Microsoft Windows CP1252 (sometimes incorrectly called ANSI or ISO-Latin) is a duplicate of ISO-8859-1, with 27 additional characters in the place of control characters (in the range from 128 to 159). Microsoft software usually treats ISO-8859-1 as if it were CP1252. The wide adoption of Microsoft's web browser and web server has forced many other software makers to adopt this as a de facto convention—in some cases contravening established standards unnecessarily (e.g., some applications use CP1252 character values in HTML numeric references, where Unicode values are required, and would be sufficient for interoperation with MS software). Consequently, the typographic apostrophe and several other characters are handled inconsistently by web browsers and other software, and can cause interoperation problems. ISO 8859-1, more formally cited as ISO/IEC 8859-1 or less formally as Latin-1, is part 1 of ISO/IEC 8859, a standard character encoding defined by ISO. It encodes what it refers to as Latin alphabet no. ...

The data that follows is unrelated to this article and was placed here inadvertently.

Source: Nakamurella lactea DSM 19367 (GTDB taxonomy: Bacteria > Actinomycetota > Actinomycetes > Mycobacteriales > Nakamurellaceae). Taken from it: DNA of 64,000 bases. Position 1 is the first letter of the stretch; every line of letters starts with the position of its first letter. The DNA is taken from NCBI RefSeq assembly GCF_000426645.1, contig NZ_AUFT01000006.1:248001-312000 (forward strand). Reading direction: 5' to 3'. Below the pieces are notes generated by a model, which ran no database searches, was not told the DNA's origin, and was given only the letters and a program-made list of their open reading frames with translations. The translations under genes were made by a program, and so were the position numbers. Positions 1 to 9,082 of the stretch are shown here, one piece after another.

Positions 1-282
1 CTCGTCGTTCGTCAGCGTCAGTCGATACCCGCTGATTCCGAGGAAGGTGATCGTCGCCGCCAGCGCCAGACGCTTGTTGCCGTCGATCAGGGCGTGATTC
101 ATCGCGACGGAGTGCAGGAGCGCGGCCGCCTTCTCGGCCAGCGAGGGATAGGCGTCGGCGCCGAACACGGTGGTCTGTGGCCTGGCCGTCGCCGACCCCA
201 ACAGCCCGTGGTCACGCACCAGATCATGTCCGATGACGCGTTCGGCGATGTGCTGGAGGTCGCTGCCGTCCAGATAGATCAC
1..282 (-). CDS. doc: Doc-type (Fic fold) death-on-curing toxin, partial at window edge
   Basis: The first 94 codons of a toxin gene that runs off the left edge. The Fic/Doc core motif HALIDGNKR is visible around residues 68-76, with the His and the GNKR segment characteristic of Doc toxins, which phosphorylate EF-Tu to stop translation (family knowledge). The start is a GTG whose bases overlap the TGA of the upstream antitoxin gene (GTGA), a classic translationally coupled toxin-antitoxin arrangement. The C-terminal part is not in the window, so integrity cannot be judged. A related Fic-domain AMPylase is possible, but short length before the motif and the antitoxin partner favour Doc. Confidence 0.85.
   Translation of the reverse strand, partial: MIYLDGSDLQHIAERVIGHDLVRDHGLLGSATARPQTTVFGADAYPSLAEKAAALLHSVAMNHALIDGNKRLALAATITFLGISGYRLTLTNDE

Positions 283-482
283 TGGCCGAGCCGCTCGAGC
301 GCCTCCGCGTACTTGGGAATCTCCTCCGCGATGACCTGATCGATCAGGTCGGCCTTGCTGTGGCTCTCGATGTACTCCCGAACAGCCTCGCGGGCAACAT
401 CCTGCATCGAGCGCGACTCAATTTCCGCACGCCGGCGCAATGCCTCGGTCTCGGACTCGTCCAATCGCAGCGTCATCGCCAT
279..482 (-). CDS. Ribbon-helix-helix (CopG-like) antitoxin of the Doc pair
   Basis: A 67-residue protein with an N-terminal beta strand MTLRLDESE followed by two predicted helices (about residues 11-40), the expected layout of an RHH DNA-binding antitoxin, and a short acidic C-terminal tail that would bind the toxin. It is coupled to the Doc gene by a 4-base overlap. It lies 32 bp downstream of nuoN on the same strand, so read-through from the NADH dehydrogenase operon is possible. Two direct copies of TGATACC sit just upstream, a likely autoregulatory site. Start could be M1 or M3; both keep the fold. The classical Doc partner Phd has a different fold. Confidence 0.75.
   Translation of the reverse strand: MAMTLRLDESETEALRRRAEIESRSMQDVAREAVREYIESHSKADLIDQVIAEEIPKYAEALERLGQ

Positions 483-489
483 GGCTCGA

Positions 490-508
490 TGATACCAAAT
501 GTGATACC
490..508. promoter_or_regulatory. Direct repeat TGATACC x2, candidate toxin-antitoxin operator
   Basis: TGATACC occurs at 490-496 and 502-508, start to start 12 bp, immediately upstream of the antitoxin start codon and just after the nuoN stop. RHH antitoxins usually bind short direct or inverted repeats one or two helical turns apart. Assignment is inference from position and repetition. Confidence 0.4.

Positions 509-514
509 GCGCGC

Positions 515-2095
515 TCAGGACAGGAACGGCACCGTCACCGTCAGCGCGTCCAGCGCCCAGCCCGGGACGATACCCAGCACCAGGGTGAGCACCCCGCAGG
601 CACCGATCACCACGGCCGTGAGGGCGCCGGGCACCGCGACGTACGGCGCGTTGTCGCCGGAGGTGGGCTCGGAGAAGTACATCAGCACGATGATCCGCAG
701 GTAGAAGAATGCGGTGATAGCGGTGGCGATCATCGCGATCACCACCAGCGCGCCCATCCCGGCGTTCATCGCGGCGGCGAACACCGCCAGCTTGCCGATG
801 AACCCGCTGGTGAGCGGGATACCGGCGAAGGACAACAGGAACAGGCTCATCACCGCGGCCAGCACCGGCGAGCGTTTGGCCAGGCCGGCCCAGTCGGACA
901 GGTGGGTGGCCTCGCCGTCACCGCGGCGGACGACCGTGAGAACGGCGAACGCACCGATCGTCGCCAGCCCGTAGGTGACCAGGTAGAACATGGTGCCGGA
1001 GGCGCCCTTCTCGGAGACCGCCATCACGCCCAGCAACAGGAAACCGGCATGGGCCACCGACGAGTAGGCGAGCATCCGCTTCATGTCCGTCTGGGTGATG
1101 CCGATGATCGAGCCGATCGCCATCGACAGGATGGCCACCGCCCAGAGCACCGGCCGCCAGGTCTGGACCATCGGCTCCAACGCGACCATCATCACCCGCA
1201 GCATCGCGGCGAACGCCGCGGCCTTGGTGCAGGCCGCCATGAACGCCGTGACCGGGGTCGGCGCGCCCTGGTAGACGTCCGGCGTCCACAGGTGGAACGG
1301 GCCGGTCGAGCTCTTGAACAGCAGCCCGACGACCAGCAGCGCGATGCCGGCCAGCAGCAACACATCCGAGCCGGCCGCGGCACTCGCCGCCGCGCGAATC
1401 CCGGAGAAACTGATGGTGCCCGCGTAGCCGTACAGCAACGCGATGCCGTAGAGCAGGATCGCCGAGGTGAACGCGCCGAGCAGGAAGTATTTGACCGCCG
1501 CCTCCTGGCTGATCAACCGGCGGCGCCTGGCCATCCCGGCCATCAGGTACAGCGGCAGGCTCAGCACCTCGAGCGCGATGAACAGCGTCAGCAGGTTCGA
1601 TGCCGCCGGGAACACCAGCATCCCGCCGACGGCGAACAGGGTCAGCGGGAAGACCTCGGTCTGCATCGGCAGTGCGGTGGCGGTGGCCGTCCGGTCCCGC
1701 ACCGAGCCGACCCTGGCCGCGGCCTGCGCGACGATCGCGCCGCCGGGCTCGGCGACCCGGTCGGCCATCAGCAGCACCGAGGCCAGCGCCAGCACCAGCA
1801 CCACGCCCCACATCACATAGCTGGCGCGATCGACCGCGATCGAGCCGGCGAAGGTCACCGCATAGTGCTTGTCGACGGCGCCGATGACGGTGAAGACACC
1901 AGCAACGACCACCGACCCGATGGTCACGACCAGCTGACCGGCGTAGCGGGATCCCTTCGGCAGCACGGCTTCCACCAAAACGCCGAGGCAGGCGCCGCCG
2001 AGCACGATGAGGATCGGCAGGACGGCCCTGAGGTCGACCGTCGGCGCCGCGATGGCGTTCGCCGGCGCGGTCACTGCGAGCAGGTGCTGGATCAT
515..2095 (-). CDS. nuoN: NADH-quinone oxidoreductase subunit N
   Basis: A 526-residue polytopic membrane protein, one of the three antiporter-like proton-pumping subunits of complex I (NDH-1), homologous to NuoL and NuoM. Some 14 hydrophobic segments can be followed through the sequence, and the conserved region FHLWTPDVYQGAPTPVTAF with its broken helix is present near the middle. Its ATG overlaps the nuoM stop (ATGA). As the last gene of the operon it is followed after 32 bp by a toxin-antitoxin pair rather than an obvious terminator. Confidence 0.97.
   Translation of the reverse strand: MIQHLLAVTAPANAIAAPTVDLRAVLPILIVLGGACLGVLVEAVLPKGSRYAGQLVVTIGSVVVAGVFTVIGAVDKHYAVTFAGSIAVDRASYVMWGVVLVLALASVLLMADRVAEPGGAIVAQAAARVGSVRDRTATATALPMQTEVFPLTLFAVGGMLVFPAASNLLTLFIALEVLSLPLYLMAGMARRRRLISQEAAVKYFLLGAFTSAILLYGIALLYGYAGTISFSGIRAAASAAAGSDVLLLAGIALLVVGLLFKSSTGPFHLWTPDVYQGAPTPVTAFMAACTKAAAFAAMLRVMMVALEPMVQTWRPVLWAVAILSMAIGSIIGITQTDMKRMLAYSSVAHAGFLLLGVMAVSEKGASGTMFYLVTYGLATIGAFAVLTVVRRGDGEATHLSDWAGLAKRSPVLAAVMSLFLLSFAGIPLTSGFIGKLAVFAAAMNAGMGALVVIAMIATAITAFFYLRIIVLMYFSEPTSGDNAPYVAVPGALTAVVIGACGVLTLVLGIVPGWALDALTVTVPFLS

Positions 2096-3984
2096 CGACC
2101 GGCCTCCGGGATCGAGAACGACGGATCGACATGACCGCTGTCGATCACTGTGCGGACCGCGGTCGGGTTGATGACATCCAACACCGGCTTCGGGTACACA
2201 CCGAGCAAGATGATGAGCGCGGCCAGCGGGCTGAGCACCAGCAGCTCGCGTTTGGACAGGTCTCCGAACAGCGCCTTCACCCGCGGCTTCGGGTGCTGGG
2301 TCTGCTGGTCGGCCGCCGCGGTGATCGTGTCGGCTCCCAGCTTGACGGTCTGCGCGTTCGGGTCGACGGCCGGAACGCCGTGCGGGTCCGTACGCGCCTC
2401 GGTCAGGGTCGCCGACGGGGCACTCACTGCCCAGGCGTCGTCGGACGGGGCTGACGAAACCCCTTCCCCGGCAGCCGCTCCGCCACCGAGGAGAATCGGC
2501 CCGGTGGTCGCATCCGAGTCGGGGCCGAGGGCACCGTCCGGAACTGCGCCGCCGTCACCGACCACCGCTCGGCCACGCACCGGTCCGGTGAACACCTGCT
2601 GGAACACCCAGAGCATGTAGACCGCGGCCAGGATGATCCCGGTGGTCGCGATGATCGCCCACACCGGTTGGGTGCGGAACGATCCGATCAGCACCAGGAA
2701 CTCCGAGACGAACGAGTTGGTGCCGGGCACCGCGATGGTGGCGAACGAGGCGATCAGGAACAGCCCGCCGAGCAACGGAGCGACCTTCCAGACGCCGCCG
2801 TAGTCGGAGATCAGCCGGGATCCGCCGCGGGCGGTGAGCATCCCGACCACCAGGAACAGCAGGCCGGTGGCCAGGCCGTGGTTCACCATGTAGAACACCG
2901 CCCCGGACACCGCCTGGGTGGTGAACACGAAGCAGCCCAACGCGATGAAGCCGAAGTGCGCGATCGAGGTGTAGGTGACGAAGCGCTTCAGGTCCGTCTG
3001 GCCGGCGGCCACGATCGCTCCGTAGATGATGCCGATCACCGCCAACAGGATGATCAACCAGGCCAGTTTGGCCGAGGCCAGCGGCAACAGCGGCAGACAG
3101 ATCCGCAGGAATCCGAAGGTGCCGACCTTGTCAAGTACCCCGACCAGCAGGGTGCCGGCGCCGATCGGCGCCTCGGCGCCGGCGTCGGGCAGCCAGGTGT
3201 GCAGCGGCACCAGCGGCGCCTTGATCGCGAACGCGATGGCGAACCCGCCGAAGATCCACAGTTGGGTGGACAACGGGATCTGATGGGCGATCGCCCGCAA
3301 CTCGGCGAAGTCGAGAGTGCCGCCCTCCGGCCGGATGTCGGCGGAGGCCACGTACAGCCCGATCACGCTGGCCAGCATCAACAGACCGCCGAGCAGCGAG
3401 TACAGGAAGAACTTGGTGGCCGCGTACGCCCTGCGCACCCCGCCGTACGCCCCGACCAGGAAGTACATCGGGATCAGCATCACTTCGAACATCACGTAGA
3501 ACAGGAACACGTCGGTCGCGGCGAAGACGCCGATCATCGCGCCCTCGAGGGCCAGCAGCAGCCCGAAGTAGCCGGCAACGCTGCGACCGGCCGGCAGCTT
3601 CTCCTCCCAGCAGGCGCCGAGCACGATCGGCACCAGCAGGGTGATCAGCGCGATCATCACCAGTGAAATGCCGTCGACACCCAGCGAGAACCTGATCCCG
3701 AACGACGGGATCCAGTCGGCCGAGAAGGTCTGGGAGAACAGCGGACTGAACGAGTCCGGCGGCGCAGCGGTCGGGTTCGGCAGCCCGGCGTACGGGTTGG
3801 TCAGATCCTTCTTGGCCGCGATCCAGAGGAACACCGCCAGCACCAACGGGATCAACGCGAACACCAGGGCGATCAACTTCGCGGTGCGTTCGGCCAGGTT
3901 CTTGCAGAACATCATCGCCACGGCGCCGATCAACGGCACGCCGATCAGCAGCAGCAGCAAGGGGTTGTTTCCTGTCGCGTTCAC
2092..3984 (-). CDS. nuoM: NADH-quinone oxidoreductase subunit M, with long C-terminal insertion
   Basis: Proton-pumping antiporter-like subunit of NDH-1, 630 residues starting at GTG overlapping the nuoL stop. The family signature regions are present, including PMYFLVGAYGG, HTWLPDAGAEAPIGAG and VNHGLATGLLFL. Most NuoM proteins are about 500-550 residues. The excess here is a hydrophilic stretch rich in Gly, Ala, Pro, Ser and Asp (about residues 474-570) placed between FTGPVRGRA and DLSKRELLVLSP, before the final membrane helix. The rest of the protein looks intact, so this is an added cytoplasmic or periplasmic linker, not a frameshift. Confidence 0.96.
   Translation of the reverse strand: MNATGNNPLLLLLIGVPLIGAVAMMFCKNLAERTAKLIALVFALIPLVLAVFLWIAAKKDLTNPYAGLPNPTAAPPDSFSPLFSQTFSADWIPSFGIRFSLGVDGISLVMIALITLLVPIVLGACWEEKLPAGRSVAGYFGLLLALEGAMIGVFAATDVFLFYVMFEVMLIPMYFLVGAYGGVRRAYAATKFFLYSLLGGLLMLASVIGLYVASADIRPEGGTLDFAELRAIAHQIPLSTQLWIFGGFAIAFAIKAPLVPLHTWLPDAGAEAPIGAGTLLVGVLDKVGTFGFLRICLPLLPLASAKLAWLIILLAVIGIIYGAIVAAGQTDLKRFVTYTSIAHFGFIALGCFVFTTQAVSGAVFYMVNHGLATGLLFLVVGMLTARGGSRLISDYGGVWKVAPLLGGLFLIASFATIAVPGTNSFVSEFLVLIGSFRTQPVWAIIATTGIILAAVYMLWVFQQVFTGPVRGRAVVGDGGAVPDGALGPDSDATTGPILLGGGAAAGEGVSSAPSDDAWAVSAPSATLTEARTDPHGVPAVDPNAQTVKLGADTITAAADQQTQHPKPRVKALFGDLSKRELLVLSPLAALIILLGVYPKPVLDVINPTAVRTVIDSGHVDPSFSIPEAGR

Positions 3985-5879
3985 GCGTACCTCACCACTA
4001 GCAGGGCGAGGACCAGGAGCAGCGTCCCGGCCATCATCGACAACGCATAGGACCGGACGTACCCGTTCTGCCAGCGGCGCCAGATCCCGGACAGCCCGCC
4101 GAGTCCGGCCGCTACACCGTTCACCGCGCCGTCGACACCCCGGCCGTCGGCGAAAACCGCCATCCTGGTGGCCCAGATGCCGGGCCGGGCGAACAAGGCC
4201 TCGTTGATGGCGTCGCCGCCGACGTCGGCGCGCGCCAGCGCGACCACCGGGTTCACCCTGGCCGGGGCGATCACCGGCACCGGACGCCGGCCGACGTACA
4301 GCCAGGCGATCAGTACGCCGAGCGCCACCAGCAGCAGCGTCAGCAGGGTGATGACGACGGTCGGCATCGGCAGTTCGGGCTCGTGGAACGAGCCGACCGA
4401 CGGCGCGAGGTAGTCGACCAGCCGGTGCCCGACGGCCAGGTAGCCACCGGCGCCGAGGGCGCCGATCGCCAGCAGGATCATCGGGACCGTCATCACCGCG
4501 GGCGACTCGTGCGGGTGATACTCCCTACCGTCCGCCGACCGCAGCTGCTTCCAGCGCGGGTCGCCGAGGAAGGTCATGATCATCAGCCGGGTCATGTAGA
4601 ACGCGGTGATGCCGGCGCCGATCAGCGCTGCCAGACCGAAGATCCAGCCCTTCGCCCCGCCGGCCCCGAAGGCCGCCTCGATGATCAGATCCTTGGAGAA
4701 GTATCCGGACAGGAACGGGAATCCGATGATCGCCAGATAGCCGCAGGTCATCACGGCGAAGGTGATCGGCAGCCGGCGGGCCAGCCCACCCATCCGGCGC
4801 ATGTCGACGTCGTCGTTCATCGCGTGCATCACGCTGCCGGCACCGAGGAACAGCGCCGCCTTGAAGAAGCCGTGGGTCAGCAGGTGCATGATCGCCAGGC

References

  1. ^ "The English form apostrophe is due to its adoption via French, and its current pronunciation as four syllables is due to a confusion with the rhetorical device apostrophé" (W. S. Allen, Vox Graeca. The pronunciation of classical Greek, 3rd edition, 1988. Cambridge university press, Cambridge, p. 100, note 13).
  2. ^ DummiesWorld Wide Words. Retrieved on 2007-03-13.. Chicago Manual of Style, 7.22: "For...sake expressions traditionally omit the s when the noun ends in an s or an s sound." Oxford Style Manual, 5.2.1: "Use an apostrophe alone after singular nouns ending in an s or z sound and combined with sake: for goodness' sake ...".
  3. ^ Style Guide, US Department of Justice, Bureau of Justice Statistics, http://www.ojp.usdoj.gov/bjs/pub/pdf/bjssg.pdf
  4. ^ The United States Government Printing Office Style Manual 2000, http://www.gpoaccess.gov/stylemanual/2000/chapter_txt-8.html